The Good, Bad and Ugly of Blogging

blogI don’t know what’s wrong with me.  Guess I’m getting fed up with the state of food and fitness blogging today.  I’ve written about my concerns a lot lately — including my latest post for U.S. News & World Report’s Eat + Run Blog, reprinted below.  Fortunately, there are some great bloggers out there — and I’ve listed 10 that you should know.

Where people get information about diet and health is changing. Now, it’s likely to be their news feed instead of a newspaper. Rather than a registered dietitian or physician, it’s a blogger with a large following on Instagram and Twitter.

Trouble is, some of the advice from today’s online health coaches, wellness warriors and citizen scientists is unreliable and can even be dangerous.


Hadley Freeman chronicled the current state of wellness blogging in an excellent article in The Guardian. “Instead of qualifications in boring things such as nutrition and science, the wellness guru has a blog and an Instagram account,” she wrote. “From these, she advises thousands, even millions, of followers in her friendly, informal tone to avoid the likes of tropical fruits (too high in sugar) and stock up instead on cold-pressed green juices. She makes dark references to the many ways in which today’s food industry is making us all sick. She also includes many, many photos of herself to confirm the efficacy of her recommendations.”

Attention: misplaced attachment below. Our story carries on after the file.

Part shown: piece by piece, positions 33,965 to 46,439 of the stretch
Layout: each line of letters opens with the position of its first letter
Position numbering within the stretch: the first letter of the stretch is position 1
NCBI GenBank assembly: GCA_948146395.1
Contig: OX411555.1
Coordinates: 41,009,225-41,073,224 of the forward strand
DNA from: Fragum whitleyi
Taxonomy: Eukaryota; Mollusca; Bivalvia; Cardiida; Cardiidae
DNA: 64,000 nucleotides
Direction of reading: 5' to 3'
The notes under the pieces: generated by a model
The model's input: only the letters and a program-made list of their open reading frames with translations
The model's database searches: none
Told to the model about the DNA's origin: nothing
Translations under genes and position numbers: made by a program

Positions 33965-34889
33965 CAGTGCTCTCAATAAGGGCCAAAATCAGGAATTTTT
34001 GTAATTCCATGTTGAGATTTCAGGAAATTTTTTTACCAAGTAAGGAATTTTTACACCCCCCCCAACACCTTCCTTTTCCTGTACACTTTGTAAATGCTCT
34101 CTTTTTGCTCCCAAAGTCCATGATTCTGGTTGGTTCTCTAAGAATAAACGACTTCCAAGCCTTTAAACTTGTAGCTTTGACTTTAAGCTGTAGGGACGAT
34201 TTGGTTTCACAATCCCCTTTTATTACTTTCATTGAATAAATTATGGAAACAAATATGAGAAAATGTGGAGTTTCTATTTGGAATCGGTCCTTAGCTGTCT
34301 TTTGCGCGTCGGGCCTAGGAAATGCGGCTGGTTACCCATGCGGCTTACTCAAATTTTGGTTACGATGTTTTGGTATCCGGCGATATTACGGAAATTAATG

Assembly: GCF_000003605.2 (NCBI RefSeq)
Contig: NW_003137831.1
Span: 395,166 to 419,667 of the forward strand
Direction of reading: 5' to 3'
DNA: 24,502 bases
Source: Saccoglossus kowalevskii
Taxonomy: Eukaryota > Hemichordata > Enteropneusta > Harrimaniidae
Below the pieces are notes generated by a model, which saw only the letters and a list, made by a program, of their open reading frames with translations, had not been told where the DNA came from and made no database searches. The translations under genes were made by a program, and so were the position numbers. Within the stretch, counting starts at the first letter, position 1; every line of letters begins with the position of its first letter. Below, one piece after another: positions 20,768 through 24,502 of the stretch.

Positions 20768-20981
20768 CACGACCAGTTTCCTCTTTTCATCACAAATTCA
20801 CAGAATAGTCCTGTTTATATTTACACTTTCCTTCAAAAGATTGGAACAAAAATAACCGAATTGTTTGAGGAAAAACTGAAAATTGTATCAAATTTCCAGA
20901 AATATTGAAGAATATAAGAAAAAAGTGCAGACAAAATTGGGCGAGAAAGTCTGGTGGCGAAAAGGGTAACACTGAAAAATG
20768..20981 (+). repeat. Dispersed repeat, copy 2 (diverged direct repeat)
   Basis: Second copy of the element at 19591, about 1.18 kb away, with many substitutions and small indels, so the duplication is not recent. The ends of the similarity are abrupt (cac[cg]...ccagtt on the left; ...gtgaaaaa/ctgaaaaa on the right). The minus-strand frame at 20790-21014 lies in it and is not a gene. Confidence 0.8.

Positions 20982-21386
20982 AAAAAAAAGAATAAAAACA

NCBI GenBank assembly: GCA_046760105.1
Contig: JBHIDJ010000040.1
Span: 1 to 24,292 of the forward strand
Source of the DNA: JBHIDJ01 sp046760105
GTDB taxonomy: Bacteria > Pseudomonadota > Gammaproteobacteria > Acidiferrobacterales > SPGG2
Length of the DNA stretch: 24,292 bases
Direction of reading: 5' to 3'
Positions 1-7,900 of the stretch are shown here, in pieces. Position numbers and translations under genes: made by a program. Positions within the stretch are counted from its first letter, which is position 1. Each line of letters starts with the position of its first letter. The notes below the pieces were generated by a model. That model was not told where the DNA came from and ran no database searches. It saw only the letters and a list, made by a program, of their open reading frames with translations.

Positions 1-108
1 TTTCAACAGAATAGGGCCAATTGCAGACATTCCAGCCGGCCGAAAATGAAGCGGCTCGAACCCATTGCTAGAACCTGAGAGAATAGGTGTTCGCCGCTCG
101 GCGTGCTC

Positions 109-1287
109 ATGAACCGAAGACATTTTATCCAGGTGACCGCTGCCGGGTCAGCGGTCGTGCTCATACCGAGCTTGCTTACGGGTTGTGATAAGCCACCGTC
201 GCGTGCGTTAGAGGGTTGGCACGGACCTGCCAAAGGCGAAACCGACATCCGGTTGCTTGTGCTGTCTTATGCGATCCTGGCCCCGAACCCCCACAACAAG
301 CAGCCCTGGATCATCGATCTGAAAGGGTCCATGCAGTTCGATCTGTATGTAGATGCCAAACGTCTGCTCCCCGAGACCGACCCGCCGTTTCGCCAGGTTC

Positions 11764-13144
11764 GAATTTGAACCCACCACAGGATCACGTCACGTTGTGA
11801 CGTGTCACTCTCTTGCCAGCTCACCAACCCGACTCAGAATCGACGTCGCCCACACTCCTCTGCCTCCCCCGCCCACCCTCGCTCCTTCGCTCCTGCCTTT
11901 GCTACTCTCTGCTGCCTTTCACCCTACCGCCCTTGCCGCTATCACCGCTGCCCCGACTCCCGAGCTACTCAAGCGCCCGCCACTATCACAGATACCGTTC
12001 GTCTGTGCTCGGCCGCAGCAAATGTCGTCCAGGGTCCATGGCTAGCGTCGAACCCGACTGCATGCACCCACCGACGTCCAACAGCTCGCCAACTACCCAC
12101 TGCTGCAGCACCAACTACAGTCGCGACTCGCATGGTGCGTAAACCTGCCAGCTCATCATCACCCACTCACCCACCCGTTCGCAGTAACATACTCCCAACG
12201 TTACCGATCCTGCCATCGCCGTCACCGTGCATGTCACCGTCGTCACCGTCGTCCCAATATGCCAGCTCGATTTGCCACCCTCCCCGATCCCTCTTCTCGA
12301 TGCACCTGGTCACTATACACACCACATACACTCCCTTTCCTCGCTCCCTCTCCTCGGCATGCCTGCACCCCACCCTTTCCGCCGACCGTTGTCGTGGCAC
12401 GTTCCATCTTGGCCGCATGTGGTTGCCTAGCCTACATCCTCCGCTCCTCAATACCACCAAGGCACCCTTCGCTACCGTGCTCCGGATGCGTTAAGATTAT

Freeman says part of the appeal of this “eat like me, look like me” approach is the whispered promise of thinness. “And a lot of what these bloggers advocate – less sugar, more vegetables – is perfectly sensible. But it is often served up with a hefty side dish of misinformation and encouragement of food phobias. After all, being obsessive about healthy eating isn’t actually all that healthy.”

In a similar article in the Daily Mail, Poppy Cross revealed that many of the bloggers who are attempting to inspire their audiences to live healthier lives are battling a secret fitness addiction and suffer from eating disorders.